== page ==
Risk Factors for Gum Disease
The following are risk factors that you may be able to control to reduce your chance of developing gingivitis or progressing to periodontitis. If gingivitis progresses to periodontitis, serious problems including tooth loss can occur.
Poor Oral Health
Be sure to brush and floss your teeth, gums, and tongue daily, and make regular visits to Dr. Weinstein and your general dentist.
Smoking and Tobacco Use
It's long been established that smoking and tobacco use (cigarettes, cigars, pipes, chewing tobacco) increases the risk of cancer, lung disease, heart disease, and other serious health problems, but did you know it is also a recognized risk factor for gum disease? Not only does tobacco use increase the occurrence of gum disease, it can also hinder the healing process by decreasing your ability to fight infection in your gums.
A diet lacking in vitamins and minerals makes it more difficult for your immune system to fight infection. Too many sugary foods and carbohydrates increase the production of plaque, which is the underlying cause of gum disease.
You have a higher likelihood of developing gum disease if it runs in your family. According to the American Academy of Periodontology, up to 30% of the population may be genetically predisposed to gum disease. If your close family members have gum disease, be extremely diligent in your home care and your dental visits.
Women experience hormonal fluctuations during puberty, pregnancy and menopause, which can affect tissues in the body, including gums. Increased sensitivity in the gums can create a higher susceptibility to gum disease. Pay special attention to daily oral care and make regular visits to the dentist.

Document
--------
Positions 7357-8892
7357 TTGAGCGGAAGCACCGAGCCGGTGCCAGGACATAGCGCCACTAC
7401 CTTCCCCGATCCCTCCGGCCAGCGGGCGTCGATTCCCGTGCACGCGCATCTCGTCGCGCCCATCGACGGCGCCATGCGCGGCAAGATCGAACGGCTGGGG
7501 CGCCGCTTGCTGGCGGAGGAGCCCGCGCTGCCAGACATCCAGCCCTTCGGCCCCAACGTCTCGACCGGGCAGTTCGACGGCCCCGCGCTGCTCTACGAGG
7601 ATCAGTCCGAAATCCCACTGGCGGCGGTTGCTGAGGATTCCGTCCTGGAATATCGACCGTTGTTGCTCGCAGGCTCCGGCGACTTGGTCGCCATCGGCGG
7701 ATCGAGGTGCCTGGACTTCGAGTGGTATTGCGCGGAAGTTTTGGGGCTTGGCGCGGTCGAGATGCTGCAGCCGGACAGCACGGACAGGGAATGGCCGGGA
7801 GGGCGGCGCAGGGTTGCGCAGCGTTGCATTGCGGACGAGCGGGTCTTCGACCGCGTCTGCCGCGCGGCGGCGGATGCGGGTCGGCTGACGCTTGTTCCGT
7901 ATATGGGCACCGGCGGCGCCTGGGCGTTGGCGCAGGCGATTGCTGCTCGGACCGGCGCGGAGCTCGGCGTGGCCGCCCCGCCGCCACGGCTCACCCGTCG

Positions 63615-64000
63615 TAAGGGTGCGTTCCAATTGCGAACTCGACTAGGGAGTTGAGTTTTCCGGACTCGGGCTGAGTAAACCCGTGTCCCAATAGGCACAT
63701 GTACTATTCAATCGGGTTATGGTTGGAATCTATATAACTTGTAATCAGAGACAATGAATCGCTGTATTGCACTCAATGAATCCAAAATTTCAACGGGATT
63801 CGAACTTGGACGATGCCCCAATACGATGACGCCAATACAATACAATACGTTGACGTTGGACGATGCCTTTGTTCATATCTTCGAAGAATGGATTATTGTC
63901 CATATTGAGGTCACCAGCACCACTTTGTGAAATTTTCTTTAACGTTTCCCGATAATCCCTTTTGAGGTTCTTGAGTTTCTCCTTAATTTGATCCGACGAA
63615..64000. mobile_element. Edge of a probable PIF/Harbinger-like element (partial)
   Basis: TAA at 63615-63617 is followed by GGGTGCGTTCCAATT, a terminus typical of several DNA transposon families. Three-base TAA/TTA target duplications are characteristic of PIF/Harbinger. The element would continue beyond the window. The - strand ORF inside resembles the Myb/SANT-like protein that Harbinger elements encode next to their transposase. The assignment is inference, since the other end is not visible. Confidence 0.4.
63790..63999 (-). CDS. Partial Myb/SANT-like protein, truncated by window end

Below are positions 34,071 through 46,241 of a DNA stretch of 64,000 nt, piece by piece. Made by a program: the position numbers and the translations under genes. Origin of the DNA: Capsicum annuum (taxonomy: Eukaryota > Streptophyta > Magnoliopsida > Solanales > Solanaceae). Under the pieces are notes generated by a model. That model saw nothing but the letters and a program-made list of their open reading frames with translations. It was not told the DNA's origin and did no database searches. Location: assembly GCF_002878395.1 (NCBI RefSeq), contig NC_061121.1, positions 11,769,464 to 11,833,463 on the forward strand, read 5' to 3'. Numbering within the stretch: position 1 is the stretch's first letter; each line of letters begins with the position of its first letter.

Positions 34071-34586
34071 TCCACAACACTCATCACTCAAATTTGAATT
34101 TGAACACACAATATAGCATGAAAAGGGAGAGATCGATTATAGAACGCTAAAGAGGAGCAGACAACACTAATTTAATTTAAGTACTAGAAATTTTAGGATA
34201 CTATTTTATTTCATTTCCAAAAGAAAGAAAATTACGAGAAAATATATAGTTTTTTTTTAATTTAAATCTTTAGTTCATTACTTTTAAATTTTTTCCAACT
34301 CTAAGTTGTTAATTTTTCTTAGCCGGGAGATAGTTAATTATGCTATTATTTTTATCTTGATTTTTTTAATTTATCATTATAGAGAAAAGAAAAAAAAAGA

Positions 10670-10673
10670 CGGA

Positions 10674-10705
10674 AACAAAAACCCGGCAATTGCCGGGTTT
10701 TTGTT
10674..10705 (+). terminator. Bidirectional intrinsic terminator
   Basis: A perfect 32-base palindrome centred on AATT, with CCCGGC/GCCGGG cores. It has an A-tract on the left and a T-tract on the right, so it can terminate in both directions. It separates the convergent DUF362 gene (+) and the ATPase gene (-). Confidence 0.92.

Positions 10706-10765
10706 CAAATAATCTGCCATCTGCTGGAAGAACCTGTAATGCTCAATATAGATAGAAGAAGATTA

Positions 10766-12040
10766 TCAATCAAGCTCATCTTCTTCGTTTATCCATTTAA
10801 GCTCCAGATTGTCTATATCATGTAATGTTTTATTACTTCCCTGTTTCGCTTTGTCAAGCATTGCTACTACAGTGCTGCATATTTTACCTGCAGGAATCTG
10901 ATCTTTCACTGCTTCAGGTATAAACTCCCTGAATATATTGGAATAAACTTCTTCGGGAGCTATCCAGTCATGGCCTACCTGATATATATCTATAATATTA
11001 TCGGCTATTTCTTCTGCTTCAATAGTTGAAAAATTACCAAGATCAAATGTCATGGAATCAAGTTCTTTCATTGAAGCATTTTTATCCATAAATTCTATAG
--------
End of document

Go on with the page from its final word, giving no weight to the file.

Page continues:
No matter what the cause (work, finances, depression, etc.), living in a state of stress can make it difficult for the body to fight off infection, including gingivitis and periodontitis. Stress is also a contributing factor to teeth grinding and clenching which can accelerate the rate of tissue damage with gum disease.
Some drugs - including certain types of anti-depressants, heart medications, anticonvulsants, steroids, chemotherapy, oral contraceptives, and other medications - can affect your oral health. Drugs that lessen the flow of saliva can leave your teeth less protected than normal, and drugs that cause abnormal tissue growth can have an adverse effect on your gums. Be sure your dentist is aware of any medications you are taking.
Any illness that interferes with the immune system's ability to fight infection - such as diabetes, leukemia or AIDS - can leave you more susceptible to gum disease. Additionally, uncontrolled diabetes can increase your risk for gum disease and gum disease may decrease your ability to control your diabetes. Take special care to brush and floss daily and make regular visits to the dentist.